RVs are heavy. Ours is rated for a maximum weight of 24,000 pounds and a combined maximum weight — with whatever it’s towing — of 30,000. Getting all that weight moving and then stopping it again is a feat. I like being able to stop, frankly. I find that comforting. To that end, an auxiliary braking system for the Subaru seems like a fabulous idea. Supposedly there’s a law regarding it as well, but aside from any legal requirement it seems like a Good Idea for the Subaru to help haul its own speed down when the RV is braking.
I went with a combination tow bar with integrated braking system, the NSA ReadyBrute Elite.
Left end connects to the hitch of the RV, right ends connect to the base plate I installed on the Subi. Voila, ready to tow.
Where does the auxiliary braking come in? The ReadyBrute uses something called surge braking. It’s not a new concept by any stretch. Some people frown on it and call it a kludge. To me, though, being a purely mechanical system, it strikes me as the least likely to succumb to failure.
Here’s the theory: as the RV slows down the Subi keeps rolling forward. It compresses against a shock and spring in the ReadyBrute and at some point causes enough pressure to activate a lever on the ReadyBrute. That lever gets attached to a cable that gets attached to a cable on the front of the Subi that connects directly to the brake pedal. It pulls on the brake pedal causing the Subi to slow down. As equilibrium is reached — either the RV speeds back up or the Subi slows enough to no longer apply pressure — the lever stops being lifted and the cable slackens, letting the brake pedal back up.
There’s another aspect of braking and that’s emergency breakaway braking (supposedly there’s a law about that too). If the Subi ever gets completely loose while being towed, there’s a system that’s supposed to apply the brakes so it doesn’t cruise along forever until it hits something. Clearly this is an event of last resort as every connection between the RV and the Subi must have failed: the tow bar (rated for 8,000 pounds) failed, and the safety cables failed (rated for 6,000 pounds) failed, every connection between the Subi and the RV failed. Unlikely in the extreme, but anyway.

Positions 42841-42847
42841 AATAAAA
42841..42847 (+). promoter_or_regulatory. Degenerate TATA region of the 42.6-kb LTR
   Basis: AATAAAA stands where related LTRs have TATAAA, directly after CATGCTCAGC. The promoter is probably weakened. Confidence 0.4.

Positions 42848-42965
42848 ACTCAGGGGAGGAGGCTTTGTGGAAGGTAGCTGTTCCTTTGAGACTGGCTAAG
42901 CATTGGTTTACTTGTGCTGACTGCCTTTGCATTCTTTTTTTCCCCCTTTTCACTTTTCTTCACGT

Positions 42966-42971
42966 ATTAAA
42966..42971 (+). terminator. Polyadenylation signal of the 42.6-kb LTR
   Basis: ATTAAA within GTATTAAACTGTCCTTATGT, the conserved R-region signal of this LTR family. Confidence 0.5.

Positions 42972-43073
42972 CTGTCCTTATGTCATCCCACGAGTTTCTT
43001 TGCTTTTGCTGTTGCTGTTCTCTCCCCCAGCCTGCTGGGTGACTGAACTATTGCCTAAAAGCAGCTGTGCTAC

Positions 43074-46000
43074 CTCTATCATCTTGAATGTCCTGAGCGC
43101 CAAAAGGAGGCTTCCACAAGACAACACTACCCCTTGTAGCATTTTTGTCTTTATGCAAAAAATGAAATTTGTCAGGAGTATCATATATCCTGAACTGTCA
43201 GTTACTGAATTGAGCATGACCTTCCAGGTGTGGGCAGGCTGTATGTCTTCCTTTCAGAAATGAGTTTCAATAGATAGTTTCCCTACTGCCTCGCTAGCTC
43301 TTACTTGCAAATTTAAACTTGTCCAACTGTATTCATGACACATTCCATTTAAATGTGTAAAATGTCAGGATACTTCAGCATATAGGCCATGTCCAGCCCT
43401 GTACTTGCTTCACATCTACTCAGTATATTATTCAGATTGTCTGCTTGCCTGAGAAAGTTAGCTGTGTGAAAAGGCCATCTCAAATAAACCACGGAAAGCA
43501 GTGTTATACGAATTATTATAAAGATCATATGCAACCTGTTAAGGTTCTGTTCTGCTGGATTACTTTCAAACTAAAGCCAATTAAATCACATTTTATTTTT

For that NSA sells a breakaway kit guided along similar principles: a cable attaches to the RV frame (not the hitch receiver but the actual frame) then gets attached to that red cable at the Subi which goes to a breakaway box mounted on the frame of the Subi and then straight to the brake pedal again. The difference here is that it’s a one way street: if the Subi ever breaks away from the RV, that cable gets pulled taut between the RV and the brake pedal, essentially, and it doesn’t allow the tension to release. There’s a shear pin that breaks off after a certain weight so that the brake pedal doesn’t get destroyed, but basically the brakes are left applied so that you can pull over and go back to your car sitting in the middle of the highway. There’s a release button on the breakaway box so that once you get control of the car you can release the brakes and move it out of the way while you figure out how you screwed everything up so badly.